Following an introduction which sets out the broader context of both French India and the theoretical debates which inform the later chapters, the majority of the book is divided into two sections. Loosely chronological in order, but with significant overlaps, these sections chart respectively the “making” and “unmaking” of French India over the course of the twentieth century. Firstly, the three chapters of the “making” section explore the long lead-up to the formal cession of the French comptoirs into the newly independent Republic of India. Chapter 1 – “Carceral borders: Exile, Surveillance and Subversion” deals with the processes by which both the French and, more keenly, the British sought to securitise the borders of French India, gradually shifting from a porous boundary in the early colonial period, through to one which was more closely surveilled as various anticolonial revolutionaries sought exile in French India. This marks partially an increasing technical ability of the state to monitor populations as they moved across and between territories, but is also indicative of the “otherness” of French India as a space of difference to the rest of “India”.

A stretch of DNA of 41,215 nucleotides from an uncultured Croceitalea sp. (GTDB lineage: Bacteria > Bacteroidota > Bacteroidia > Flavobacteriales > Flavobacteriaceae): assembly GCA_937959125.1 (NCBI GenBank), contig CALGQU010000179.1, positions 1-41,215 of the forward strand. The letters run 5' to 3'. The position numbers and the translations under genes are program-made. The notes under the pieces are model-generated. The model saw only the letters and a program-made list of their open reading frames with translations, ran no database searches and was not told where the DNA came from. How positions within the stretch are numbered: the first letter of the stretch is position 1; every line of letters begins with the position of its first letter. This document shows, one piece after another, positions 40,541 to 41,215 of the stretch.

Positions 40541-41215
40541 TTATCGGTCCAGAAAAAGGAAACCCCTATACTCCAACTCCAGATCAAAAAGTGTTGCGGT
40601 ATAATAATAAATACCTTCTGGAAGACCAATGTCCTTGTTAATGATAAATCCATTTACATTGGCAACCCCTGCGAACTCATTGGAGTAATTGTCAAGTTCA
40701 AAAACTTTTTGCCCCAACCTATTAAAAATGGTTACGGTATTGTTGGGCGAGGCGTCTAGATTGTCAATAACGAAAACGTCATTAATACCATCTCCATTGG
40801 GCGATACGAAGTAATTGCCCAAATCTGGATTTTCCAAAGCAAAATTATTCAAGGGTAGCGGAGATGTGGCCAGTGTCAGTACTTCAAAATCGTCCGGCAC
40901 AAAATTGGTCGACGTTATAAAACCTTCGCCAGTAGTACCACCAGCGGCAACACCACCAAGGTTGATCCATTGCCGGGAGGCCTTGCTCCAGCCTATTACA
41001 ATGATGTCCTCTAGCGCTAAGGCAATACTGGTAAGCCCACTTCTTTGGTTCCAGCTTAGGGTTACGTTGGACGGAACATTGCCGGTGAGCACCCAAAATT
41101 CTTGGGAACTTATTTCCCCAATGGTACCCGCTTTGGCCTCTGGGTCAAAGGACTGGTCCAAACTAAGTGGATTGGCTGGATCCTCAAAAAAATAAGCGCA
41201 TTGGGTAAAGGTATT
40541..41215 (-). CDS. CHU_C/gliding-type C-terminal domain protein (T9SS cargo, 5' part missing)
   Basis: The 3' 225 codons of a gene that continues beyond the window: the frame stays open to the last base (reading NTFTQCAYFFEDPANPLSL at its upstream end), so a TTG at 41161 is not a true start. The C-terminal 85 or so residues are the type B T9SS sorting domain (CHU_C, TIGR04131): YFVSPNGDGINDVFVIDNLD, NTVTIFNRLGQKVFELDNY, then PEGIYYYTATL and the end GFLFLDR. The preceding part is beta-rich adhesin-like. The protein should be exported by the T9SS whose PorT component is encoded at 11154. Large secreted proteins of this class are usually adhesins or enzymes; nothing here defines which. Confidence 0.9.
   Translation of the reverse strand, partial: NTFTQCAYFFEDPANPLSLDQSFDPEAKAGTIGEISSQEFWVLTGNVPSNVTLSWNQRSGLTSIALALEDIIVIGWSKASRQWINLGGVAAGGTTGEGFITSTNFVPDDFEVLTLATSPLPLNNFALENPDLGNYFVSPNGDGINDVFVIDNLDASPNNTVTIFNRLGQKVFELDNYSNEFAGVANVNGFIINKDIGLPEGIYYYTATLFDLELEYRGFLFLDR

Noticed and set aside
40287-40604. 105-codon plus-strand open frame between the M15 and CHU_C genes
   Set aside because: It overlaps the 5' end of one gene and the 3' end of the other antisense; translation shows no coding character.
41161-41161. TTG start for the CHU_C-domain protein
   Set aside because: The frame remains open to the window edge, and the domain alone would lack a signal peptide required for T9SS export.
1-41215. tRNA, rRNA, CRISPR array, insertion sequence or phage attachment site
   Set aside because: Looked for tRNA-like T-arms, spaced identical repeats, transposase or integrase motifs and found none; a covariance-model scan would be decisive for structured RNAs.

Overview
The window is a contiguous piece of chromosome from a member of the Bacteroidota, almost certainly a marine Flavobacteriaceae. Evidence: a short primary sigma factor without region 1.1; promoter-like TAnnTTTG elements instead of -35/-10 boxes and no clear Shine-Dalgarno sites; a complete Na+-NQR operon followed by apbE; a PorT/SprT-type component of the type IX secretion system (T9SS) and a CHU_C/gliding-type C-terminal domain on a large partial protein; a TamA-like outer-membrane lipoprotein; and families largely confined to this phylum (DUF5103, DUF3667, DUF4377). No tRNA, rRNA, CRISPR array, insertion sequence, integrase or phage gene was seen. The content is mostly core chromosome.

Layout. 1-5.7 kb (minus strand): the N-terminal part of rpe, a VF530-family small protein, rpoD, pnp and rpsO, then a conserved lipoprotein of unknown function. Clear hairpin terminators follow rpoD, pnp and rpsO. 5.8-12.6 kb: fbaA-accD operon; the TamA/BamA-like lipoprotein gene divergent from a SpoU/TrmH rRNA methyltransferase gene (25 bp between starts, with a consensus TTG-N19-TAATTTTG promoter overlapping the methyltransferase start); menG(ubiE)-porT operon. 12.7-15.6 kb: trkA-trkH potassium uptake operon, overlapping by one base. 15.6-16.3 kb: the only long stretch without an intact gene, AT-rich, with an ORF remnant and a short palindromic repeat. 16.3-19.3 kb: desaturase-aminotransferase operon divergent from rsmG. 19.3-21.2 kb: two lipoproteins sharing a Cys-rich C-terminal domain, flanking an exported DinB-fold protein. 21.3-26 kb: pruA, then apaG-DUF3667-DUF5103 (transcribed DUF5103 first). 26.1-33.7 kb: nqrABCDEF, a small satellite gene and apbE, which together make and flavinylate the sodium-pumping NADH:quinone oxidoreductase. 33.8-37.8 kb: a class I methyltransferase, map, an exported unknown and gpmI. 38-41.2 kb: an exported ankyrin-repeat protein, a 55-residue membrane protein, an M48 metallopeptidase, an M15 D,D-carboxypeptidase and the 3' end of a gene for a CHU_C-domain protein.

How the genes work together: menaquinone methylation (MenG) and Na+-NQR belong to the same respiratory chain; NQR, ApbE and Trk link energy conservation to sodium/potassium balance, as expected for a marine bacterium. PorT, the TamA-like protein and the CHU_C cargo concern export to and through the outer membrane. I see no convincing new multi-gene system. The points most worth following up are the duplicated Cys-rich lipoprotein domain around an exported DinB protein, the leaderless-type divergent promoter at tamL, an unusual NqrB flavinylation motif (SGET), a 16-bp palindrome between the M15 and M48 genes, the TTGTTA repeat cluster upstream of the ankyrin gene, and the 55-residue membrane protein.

Chapter 2 – “The Future of French India: Decolonization and Settlement at the Borders” turns to how decolonisation was envisioned as a diplomatic process, exploring the variety of different socio-political identities which were present in Pondicherry (for example, French Indians, members of the Sri Aurobindo Ashram, and the members of the Communist Party of French India) and the question of French India’s relationship to the emerging Republic of India at its borders. The new Republic under Nehru sought to integrate the comptoirs into its territories, whereas residents of French India argued for a range of formal relationships with metropolitan France or a complete break. Thus, the merger with India played out in complex ways depending on the variety of minor (drawing on geographer Cindi Katz) subjectivities in Pondicherry. These complexities are also the core of Chapter 3 – “Making the Colonial Subject: Goondas, Refugees and Citizens”, where the language of democracy deployed by both pro-French and pro-Indian advocates existed in a relationship with Goonda-ism – where lawless groups and individuals were collectively seen to be the cause of tension and violence at the various borders which surround the small enclaves making up Pondicherry. These goondas were blamed for the eventual cancellation of a referendum on the future of French India, and provided a convenient scapegoat for both political sides which allowed the official moment of decolonisation/incorporation to be framed as “peaceful”, despite the lack of a democratic mandate and the spatial, epistemological and physical violence which the whole process entailed.